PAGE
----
KEIR RADNEDGE REPORTING —- The embarrassing catalogue of failures down the years by African football’s own directors and officials has been starkly illustrated by the need for a rescue-and-development plan delivered by FIFA president Gianni Infantino.

The relationship between the world football federation and the six regional confederations which fill the seats of the FIFA Council has always been dysfunctional.

FIFA wields control over the 211 national associations but the confederations themselves are not members of the governing body. This explains, partly but certainly not entirely, why so many regional bosses have got away with so much in terms of incompetence and fraud down the decades – as the United States’ authorities FIFAGate investigation revealed.

FIFA president Infantino addresses CAF in Rabat

The presidential replacement of long-serving Cameroonian Issa Hayatou as Africa’s CAF president two years ago by Ahmad Ahmad from Madagascar did nothing to stop the rot. A steady stream of national officials have been suspended or kicked out of their game altogether for corruption.

Ahmad himself was hauled in for questioning last year by French investigators over the terms and circumstances of a marketing contract award.

Direct rule

Subsequently CAF, prompted from Zurich, requested help from FIFA which seconded secretary-general Fatma Samoura to take over the reins of power for a six-month spell which has just been wrapped up.

The first significant development from direct rule was the organising of central broadcast marketing; the second was Infantino’s action plan which included staging the African Nations Cup every four years instead of every two and a proposed pan-African Super League with 20 permanent member clubs.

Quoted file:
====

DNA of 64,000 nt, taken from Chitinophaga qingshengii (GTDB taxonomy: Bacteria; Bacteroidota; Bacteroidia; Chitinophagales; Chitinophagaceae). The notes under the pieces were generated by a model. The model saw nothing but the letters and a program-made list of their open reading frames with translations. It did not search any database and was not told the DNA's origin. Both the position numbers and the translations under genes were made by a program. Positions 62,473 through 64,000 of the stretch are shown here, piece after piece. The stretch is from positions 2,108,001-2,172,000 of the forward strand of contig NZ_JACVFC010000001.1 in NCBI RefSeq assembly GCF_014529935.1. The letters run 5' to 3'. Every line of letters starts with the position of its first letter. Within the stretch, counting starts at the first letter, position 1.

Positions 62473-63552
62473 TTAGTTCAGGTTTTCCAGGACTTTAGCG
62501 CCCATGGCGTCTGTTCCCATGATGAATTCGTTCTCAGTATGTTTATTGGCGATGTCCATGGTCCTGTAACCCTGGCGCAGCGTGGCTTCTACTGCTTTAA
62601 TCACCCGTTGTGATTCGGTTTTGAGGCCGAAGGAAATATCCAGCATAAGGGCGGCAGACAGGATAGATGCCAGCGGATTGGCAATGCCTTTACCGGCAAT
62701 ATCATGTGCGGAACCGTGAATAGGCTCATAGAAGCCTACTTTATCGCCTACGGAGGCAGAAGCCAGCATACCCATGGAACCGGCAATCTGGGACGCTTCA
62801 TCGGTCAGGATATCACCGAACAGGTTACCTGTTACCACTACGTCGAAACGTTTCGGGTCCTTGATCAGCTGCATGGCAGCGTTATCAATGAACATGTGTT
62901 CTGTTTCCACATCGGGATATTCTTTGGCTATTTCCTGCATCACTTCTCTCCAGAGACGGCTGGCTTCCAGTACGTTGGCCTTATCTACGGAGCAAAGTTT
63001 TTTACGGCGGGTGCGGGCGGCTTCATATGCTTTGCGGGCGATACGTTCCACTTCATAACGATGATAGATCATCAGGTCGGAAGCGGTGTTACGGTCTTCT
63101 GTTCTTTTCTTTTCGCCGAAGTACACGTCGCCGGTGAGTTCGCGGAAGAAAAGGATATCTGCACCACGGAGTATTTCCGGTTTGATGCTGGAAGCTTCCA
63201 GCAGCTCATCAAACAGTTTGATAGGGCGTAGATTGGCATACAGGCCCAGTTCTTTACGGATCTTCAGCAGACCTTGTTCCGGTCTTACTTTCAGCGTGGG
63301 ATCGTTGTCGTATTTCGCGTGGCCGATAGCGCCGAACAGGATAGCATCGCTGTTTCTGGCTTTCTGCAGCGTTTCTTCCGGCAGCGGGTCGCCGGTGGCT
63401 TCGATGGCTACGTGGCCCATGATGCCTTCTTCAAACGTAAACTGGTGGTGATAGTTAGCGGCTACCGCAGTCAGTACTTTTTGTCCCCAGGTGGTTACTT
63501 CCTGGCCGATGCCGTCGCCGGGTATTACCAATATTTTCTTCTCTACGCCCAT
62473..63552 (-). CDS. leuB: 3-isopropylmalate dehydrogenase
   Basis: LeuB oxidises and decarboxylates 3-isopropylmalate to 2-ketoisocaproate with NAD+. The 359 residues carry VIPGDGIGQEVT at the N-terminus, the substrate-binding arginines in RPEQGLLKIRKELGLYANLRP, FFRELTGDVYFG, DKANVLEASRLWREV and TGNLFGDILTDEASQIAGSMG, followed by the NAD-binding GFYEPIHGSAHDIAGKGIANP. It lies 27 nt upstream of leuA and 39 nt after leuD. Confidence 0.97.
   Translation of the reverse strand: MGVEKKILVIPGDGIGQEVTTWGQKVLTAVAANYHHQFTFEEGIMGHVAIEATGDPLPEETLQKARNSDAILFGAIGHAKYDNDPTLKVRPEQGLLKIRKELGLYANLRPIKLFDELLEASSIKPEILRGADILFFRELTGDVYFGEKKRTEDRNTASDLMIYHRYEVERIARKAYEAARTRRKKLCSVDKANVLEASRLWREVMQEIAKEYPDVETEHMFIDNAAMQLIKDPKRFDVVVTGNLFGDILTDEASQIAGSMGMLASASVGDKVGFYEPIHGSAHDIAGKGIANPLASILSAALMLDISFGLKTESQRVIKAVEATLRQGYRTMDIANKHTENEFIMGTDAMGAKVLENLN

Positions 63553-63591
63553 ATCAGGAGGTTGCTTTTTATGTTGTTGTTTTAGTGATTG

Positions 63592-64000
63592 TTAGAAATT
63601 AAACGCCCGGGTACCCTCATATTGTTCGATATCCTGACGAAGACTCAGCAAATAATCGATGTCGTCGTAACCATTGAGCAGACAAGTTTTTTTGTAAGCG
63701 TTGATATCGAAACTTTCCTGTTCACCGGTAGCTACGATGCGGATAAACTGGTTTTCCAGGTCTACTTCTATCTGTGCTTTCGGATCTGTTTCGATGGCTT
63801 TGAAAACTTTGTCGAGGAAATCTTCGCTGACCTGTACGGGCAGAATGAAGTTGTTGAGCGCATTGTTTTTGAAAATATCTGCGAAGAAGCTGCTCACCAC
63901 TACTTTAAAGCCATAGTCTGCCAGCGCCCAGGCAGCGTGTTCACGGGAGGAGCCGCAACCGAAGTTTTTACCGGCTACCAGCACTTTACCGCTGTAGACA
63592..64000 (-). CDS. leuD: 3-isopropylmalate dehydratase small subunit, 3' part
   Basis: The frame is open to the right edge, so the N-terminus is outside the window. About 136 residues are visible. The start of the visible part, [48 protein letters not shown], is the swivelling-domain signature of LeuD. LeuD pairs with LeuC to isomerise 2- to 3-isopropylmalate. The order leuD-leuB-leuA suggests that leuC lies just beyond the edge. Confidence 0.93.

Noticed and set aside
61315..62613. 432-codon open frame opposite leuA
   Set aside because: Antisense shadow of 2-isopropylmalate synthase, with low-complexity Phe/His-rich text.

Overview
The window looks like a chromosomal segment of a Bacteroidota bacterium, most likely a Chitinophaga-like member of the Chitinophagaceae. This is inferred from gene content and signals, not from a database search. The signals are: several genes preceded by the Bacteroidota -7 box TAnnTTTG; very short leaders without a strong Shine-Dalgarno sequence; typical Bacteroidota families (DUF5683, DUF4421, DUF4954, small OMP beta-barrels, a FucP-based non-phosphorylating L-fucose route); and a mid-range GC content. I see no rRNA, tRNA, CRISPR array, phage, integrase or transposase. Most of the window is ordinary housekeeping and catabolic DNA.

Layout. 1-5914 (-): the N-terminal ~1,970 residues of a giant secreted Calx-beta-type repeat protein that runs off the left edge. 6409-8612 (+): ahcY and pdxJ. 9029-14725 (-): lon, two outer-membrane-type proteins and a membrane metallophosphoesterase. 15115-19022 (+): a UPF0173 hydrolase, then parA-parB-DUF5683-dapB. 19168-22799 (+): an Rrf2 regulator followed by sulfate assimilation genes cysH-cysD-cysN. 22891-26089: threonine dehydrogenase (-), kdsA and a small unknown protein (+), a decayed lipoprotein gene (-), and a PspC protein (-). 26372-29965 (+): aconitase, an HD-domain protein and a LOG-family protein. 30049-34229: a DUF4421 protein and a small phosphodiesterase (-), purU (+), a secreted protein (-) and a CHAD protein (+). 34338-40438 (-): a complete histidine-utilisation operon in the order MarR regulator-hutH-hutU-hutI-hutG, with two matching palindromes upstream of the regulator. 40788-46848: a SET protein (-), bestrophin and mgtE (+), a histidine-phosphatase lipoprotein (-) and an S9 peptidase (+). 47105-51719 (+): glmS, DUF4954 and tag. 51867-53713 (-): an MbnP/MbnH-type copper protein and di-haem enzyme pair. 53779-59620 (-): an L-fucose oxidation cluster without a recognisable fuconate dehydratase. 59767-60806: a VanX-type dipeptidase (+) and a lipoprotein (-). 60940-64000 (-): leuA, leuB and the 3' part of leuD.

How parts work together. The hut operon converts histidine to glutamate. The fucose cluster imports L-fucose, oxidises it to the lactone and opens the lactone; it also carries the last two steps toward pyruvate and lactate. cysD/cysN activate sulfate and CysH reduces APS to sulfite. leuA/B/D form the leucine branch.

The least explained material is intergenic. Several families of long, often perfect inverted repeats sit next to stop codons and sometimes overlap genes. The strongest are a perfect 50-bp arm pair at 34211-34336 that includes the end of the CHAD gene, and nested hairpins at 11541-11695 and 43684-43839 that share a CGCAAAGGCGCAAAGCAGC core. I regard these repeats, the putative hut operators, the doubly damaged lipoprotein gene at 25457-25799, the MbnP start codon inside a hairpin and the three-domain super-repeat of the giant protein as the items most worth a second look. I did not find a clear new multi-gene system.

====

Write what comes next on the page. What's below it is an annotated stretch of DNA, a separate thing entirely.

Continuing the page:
Infantino, speaking at a seminar in Rabat on the development of African football, complained that African football had failed to progress as expected – particularly, he might have said, considering the millions of dollars which FIFA has invested in development funds in vain.

He said he wanted to “project African football to the top of the world.”

Only last month CAF shifted next year’s Nations Cup in Cameroon from June-July back to its traditional January slot. This upset European clubs who believed that their complaints about timing issues had been heeded at long last.

From FIFA’s point of view, reversing the date switch was essential so that the Nations Cup would not clash with the expanded Club World Cup in China, one of Infantino’s pet projects.

He said: “We have been talking about the development of African football for many years. Pele once said that an African team would win the World Cup but this hasn’t happened and it seems we are not making progress. Today must be the day we turn that page.

Commercial conundrum

“The Nations Cup generates 20 times less than the European Championship. Is having the event every two years good at the commercial level? Has this developed the infrastructure? Think about staging it every four years.”

No African nation has ever reached the semi-finals of the World Cup.

Infantino then explained more about his proposal for a pan-African league.

H said: “I want to create a real pan-African league that would feature 20 to 24 clubs with a maximum of maybe two clubs per country that would still play in their national leagues but that would play during the year so we can really crown the club champions of Africa.”

A FIFA statement said the selected clubs would be urged to provide an investment of $20m annually over five years and would also have to meet other participation criteria such as investment in youth and women’s football.

Talent drain

In return the competition could generate around $3bn over a five-year cycle and might help African football halt the talent drain, mainly to European clubs.

Infantino also unveiled a plan to invest $1bn to build “at least one top stadium” in each of Africa’s 54 member associations, create more youth competition opportunities and set up a squad of 20 professional referees.

This could be one measure to reduce the pressure on referees from matchfixers.

Infantino said: “Referees have to be above and beyond doubt and to do that we have to protect them. We will take 20 of the best African FIFA referees, professionalise them, and give them permanent, professional contracts.”